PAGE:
HCl--hydrochloric acid) according to the reaction:
5 NaClO2 + 4 HCl -> 4 ClO2 + 2 H2O + 5 Cl- + 5 Na+
As the ClO2 gas destroys pathogens by disrupting cell membranes, it largely breaks down to form salty water (note the Na+ and Cl- ions on the product side of the reaction), making it an environmentally friendly disinfectant.
An electron micrograph of spores from the Sterne strain of Bacillus anthracis bacteria (CDC Public Health Image Library, Photo Credit: Janice Carr)
Starring Lead Role: Destroying a Bioterror Agent
ClO2 played the role of hero in 2001 when it was used to destroy deadly spores of the bacterium Bacillus anthracis in the U.S. Hart Senate Office Building in Washington, D.C. (Many people call the bacterium "anthrax," but in fact, anthrax is the name of the disease caused by Bacillus anthracis, the bacterium.) In a cowardly act of terrorism, the deadly spores were enclosed in letters and delivered through the U.S. mail to senators in the nation's capital, a media company in Florida and newsrooms in New York. In all, the mailings caused five deaths and 22 cases of illness.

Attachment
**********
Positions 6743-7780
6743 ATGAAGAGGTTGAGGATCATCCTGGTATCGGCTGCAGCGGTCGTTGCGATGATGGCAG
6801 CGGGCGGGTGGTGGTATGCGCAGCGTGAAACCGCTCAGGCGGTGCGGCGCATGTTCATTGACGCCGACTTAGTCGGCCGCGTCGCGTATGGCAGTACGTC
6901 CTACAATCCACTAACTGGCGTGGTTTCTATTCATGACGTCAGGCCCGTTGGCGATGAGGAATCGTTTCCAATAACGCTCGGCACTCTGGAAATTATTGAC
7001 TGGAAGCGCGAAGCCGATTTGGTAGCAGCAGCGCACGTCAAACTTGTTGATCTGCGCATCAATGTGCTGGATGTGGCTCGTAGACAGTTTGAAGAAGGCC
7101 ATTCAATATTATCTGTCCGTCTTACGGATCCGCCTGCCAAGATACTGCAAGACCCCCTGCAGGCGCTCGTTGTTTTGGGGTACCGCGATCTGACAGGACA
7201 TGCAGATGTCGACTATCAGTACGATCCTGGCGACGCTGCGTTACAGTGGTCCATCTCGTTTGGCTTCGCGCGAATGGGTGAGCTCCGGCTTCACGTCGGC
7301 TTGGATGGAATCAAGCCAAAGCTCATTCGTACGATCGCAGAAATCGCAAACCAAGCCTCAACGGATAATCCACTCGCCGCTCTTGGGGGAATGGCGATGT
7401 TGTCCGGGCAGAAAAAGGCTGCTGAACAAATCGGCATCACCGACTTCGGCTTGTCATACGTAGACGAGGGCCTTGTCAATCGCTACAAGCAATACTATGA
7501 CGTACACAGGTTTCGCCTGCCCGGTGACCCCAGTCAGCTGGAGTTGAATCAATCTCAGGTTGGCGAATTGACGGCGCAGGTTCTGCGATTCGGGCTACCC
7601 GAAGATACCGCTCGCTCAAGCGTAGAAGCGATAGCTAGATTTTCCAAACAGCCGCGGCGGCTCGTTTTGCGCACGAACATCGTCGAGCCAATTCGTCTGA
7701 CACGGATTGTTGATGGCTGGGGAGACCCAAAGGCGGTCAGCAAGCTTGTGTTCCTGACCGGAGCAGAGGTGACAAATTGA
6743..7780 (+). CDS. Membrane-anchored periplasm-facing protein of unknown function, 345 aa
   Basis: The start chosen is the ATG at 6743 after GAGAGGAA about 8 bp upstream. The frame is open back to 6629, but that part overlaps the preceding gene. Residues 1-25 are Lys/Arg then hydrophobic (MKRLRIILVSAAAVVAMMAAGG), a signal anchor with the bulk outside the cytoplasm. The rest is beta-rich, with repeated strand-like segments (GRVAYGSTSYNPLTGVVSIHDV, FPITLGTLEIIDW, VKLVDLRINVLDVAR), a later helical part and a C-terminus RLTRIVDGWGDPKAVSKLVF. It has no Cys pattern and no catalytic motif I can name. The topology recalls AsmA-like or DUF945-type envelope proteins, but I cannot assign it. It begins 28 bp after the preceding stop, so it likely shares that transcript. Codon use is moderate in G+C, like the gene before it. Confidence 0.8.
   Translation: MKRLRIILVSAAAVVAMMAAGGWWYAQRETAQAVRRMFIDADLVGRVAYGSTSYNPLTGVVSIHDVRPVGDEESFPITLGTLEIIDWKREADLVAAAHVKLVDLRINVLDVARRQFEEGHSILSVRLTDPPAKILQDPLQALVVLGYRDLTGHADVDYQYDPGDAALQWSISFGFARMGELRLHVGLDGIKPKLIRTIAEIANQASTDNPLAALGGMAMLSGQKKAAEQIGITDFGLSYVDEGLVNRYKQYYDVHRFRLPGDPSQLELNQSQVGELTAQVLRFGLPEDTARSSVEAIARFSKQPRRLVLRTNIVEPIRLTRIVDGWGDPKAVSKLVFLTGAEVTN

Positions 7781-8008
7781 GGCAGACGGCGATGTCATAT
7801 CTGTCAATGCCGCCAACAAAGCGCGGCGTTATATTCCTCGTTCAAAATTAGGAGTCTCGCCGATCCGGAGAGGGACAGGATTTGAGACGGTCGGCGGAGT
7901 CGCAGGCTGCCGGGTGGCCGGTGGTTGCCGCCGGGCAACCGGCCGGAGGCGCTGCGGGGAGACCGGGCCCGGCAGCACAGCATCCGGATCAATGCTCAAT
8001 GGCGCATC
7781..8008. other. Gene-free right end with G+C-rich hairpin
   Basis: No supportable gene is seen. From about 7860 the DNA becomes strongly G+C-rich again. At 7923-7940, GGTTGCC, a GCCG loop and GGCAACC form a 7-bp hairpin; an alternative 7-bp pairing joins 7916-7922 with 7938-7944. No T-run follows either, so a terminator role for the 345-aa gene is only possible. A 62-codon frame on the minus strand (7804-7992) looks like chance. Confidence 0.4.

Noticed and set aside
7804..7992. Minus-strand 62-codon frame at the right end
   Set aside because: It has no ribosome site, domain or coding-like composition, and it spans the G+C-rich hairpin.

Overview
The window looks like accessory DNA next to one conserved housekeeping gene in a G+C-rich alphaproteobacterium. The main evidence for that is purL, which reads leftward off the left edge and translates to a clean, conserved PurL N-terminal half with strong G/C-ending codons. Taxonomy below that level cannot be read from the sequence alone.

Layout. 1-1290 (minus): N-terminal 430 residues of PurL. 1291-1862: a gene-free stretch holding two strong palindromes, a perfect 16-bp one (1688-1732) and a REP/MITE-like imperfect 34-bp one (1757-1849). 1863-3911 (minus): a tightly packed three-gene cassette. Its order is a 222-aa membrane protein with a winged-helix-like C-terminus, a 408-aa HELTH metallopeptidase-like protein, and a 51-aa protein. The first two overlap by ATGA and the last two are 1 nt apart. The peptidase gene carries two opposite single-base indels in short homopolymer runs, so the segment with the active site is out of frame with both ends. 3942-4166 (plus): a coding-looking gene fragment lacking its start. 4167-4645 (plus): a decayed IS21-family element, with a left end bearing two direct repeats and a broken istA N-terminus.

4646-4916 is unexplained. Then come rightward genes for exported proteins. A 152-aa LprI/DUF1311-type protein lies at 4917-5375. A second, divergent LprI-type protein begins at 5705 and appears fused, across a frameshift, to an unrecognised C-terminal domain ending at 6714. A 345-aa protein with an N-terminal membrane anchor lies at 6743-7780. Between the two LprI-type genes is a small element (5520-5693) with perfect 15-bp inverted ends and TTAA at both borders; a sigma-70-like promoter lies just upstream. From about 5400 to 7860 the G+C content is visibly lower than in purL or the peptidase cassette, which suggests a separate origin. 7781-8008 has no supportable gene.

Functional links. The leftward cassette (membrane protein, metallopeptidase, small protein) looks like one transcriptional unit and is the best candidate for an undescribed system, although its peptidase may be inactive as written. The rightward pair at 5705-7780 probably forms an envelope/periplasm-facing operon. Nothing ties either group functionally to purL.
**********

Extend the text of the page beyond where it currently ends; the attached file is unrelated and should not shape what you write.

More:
With microscopic airborne spores spread through the ventilation system and over three floors of the Hart Building, the challenge became one of destroying the spores without damaging the building. Field tests carried out in Maryland determined that fumigation with ClO2 (filling the air with the gas) would be effective under specific air temperature, humidity and circulation conditions.
Guided by the field test results, decontamination of the Hart Senate Office Building was successfully achieved as ClO2 gas circulated throughout the building, destroying the Bacillus anthracis spores. Soon afterward, senators and their staffs reoccupied their offices, ending a disturbing and disruptive period.